Over 60s most likely to share on Facebook

Staff Writer
By Staff Writer, ITWeb
Johannesburg, 12 Jul 2016
A study shows people over 60 are most likely to share, comment and engage on social media.
A study shows people over 60 are most likely to share, comment and engage on social media.

Baby Boomers, those born between 1948 and 1967, are the ones who share the most on Facebook, according to a study by Fractl.

The research firm surveyed 2 000 regular Facebook users about their sharing habits. Fractl defined the act of sharing as sharing third-party content, either content someone else posted or a link from a Web site.

The survey results showed the average Facebook user logs onto the platform every day, and most admit to logging on more than once. The average user also shares content at least once a week.

Funny videos and articles are most likely to be shared and most shy away from heavier political content.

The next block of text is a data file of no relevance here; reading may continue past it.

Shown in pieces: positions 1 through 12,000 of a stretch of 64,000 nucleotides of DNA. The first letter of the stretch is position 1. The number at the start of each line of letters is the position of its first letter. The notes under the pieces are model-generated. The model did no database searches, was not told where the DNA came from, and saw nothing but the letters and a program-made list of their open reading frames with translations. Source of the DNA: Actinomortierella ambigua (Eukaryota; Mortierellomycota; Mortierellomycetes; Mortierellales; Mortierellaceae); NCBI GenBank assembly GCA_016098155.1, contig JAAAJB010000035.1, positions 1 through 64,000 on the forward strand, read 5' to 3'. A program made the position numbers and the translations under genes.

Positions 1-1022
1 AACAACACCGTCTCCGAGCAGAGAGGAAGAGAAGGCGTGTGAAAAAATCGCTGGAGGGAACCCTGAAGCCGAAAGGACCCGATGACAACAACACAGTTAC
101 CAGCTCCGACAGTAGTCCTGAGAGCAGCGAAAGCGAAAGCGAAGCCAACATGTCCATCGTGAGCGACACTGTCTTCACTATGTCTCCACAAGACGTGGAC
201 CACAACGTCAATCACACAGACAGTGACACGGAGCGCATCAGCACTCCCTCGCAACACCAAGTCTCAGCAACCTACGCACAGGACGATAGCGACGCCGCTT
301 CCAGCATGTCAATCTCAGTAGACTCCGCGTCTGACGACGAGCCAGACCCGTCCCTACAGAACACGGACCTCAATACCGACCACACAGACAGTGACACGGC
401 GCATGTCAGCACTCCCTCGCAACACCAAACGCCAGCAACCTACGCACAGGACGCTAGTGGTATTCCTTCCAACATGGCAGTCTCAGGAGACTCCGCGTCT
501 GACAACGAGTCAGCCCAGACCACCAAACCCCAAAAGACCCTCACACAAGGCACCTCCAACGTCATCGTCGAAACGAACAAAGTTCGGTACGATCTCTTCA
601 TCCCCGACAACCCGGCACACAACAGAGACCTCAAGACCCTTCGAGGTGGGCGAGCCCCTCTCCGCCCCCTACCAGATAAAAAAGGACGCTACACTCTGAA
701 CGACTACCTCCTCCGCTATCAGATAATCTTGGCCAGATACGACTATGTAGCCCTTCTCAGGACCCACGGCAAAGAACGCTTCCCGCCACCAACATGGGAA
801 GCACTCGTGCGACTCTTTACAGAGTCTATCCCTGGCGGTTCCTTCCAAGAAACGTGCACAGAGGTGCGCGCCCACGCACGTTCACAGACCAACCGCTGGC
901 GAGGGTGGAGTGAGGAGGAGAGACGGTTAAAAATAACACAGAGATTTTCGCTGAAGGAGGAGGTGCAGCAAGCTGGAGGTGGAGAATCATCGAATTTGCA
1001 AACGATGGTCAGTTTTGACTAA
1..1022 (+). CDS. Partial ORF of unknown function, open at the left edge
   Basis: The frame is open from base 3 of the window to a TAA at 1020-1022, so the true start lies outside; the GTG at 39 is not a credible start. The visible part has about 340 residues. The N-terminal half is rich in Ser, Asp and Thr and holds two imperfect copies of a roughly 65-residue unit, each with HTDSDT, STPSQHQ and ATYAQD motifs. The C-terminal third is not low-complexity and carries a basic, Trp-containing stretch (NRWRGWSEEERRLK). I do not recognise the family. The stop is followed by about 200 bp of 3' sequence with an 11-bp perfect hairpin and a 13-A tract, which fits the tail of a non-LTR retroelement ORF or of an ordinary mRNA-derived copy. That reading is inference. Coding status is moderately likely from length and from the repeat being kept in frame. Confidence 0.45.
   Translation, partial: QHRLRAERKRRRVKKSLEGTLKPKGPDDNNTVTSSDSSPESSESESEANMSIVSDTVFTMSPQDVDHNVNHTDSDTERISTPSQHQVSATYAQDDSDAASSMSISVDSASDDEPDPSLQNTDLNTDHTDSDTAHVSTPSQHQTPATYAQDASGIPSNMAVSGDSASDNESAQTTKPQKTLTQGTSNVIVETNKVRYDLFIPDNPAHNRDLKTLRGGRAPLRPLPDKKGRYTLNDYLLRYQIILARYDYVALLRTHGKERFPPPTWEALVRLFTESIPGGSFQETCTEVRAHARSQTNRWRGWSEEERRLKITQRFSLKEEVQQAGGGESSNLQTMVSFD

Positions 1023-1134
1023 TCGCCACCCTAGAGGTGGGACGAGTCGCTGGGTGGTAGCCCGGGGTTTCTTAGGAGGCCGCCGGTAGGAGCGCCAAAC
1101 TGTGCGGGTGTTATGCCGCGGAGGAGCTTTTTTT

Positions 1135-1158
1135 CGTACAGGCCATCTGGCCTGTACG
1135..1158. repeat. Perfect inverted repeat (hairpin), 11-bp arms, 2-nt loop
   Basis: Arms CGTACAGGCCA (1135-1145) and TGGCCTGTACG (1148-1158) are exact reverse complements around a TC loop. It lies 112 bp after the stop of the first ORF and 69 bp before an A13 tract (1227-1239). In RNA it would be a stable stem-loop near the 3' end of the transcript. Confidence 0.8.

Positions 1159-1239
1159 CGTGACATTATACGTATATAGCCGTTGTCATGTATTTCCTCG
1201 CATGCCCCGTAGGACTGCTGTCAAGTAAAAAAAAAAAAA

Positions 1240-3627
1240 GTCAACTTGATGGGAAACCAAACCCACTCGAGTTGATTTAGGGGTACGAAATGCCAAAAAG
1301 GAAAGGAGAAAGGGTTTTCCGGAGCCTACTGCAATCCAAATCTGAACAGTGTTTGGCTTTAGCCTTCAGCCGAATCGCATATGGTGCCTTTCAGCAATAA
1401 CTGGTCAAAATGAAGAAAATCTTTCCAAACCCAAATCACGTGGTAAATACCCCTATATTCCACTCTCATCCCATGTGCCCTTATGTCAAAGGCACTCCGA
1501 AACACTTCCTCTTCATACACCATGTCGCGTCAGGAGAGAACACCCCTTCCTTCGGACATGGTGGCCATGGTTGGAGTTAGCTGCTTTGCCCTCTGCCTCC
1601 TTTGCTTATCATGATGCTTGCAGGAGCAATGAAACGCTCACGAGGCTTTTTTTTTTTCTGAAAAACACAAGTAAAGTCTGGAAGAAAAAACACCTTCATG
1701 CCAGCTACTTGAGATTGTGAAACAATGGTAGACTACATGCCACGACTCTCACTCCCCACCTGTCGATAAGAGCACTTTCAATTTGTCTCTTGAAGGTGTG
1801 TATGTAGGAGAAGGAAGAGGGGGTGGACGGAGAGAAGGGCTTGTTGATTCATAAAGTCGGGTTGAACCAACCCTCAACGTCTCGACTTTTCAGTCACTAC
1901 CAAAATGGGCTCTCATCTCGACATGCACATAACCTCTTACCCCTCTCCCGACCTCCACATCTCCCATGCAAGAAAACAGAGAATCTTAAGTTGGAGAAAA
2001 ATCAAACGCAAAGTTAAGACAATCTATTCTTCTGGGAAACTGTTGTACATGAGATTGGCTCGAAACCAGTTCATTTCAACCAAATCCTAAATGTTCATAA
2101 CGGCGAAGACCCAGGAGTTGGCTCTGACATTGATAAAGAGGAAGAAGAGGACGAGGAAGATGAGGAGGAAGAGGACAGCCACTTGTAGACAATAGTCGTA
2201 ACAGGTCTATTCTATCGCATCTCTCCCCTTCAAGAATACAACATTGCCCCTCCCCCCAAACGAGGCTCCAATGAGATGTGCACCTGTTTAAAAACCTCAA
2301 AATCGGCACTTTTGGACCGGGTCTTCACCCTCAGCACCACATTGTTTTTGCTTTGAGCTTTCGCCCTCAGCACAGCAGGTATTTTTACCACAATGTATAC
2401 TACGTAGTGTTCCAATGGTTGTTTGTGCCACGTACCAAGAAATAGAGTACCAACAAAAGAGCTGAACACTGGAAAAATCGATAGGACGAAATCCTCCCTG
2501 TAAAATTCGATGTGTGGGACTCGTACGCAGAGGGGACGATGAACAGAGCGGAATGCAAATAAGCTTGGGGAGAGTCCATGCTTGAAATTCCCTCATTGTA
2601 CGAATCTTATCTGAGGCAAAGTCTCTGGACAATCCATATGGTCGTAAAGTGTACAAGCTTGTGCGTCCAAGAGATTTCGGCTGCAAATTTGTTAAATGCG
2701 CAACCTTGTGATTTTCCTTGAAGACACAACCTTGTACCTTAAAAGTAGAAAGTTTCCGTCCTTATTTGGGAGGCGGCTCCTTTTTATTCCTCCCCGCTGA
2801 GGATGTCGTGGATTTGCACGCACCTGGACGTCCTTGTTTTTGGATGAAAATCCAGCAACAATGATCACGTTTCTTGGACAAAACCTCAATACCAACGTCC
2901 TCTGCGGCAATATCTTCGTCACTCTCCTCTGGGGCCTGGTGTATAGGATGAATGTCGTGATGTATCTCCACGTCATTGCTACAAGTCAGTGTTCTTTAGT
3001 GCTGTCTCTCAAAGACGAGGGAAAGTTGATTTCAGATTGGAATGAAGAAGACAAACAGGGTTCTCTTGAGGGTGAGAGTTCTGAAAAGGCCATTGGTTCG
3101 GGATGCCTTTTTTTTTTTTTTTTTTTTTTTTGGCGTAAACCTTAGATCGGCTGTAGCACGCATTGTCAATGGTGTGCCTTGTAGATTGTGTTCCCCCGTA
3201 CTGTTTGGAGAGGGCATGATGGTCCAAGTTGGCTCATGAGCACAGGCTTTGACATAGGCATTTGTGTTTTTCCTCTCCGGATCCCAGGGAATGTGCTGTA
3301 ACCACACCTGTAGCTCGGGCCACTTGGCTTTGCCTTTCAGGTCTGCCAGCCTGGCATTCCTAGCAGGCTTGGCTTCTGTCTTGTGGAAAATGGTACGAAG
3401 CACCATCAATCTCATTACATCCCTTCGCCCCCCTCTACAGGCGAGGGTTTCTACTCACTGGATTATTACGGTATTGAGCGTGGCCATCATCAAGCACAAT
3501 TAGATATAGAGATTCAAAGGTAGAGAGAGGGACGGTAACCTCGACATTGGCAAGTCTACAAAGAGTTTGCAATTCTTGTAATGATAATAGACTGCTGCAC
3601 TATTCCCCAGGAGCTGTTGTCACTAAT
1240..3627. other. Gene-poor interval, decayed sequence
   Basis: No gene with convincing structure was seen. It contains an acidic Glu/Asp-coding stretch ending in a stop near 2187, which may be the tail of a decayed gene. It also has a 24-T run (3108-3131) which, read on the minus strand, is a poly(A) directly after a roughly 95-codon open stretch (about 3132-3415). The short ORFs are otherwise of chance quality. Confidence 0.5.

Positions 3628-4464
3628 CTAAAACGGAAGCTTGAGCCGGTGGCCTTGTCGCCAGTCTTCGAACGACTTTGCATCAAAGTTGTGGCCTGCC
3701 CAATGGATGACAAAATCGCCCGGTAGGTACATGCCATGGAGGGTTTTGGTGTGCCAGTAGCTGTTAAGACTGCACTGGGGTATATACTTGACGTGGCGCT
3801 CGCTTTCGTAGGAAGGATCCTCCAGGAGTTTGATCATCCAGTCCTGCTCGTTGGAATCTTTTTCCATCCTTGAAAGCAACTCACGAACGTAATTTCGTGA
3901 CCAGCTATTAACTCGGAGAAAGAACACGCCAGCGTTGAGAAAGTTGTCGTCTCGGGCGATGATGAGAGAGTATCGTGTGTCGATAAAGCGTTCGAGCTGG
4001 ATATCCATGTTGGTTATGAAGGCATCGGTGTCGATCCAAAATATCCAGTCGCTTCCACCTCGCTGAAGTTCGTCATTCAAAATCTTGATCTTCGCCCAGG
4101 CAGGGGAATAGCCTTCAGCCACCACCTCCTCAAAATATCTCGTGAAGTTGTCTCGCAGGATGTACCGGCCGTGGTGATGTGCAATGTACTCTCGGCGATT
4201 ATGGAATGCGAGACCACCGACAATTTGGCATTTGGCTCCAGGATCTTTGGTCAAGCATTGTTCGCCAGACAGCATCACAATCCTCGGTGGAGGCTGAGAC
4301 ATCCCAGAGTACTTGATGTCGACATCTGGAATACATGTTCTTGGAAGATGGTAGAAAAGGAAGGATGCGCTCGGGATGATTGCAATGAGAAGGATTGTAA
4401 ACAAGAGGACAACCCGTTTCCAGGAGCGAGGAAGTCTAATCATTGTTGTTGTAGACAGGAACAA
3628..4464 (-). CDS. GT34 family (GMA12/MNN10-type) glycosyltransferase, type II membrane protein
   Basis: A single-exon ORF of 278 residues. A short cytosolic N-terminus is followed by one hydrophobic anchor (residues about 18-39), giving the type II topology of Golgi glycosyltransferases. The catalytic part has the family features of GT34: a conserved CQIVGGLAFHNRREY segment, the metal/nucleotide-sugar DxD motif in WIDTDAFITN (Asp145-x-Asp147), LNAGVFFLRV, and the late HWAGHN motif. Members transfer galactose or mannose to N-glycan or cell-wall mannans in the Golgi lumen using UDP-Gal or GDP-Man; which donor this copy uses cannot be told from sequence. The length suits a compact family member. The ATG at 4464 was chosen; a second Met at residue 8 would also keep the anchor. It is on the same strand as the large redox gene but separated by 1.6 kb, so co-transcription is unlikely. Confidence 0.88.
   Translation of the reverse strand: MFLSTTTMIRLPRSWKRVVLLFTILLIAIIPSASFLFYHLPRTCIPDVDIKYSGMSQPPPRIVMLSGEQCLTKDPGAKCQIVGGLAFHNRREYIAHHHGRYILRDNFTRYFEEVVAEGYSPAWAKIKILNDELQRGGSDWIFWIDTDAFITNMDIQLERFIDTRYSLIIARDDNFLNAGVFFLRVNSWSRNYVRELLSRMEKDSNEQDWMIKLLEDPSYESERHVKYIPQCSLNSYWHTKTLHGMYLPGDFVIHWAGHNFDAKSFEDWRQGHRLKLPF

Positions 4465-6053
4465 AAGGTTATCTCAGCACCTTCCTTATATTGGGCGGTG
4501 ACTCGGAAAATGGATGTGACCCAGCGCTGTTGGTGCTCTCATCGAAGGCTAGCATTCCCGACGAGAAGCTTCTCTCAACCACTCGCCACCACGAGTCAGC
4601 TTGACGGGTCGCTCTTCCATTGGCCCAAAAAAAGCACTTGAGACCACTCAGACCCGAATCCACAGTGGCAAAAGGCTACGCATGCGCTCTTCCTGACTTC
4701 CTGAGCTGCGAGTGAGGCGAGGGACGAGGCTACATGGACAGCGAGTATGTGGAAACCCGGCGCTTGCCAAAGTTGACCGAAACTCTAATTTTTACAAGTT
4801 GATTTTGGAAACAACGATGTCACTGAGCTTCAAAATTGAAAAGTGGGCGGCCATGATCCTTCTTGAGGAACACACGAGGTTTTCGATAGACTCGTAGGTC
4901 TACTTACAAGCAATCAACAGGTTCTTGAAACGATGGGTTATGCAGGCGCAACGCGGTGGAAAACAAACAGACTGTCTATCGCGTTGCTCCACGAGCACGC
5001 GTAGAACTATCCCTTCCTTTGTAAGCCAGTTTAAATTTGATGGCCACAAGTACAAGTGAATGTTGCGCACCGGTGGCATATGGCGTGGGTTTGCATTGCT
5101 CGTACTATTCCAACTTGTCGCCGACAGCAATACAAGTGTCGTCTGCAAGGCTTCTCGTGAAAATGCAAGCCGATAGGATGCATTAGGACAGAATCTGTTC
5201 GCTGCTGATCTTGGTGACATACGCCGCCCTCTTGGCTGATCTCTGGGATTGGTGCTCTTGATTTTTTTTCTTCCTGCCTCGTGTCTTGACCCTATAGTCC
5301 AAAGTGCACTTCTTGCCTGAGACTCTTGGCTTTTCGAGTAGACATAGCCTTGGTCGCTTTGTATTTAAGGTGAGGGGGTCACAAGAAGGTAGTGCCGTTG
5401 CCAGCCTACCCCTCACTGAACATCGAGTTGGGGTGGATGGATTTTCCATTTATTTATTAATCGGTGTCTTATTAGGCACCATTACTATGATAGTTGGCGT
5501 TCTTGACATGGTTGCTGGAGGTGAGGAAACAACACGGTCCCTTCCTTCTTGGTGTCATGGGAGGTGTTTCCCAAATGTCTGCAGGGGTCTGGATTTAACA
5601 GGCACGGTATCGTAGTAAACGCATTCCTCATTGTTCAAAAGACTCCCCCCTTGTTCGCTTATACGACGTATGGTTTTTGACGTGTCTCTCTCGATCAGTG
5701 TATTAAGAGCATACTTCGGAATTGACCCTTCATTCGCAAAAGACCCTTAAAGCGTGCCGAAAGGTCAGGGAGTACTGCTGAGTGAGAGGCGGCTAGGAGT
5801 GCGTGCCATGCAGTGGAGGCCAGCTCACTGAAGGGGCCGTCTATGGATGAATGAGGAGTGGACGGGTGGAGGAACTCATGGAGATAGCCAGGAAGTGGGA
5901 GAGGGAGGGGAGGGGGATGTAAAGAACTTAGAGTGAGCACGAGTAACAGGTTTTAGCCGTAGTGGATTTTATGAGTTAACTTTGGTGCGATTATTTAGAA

Fractl segmented those surveyed by generation: Millennials (born between 1977 and 1998), Generation Xers (born between 1967 and 1976), and Baby Boomers (born before 1967).

It found Baby Boomers are most likely to share political content, while Millennials are the least likely to do so. Baby Boomer women were found to be the most likely to share pictures of cute animals or babies and photos of food. Gen Xers are the least likely to share pictures of their food.

The study ties in with recent research done by Penn State University in the US, which states senior citizens are the fastest growing demographic on Facebook.

Social bonding and social bridging were cited as the main reasons for joining. Social bonding is the desire to stay connected to family and keep in touch with old friends. Bridging is the desire to find and communicate with like-minded people.

"This isn't just a fast-growing market, but also a lucrative one," said Shyam Sundar, distinguished professor of communications and co-director of the Media Effects Research Laboratory at Penn State, in a statement.

"Older adults have much more disposable income than teens and college students, and would be more desirable for advertising."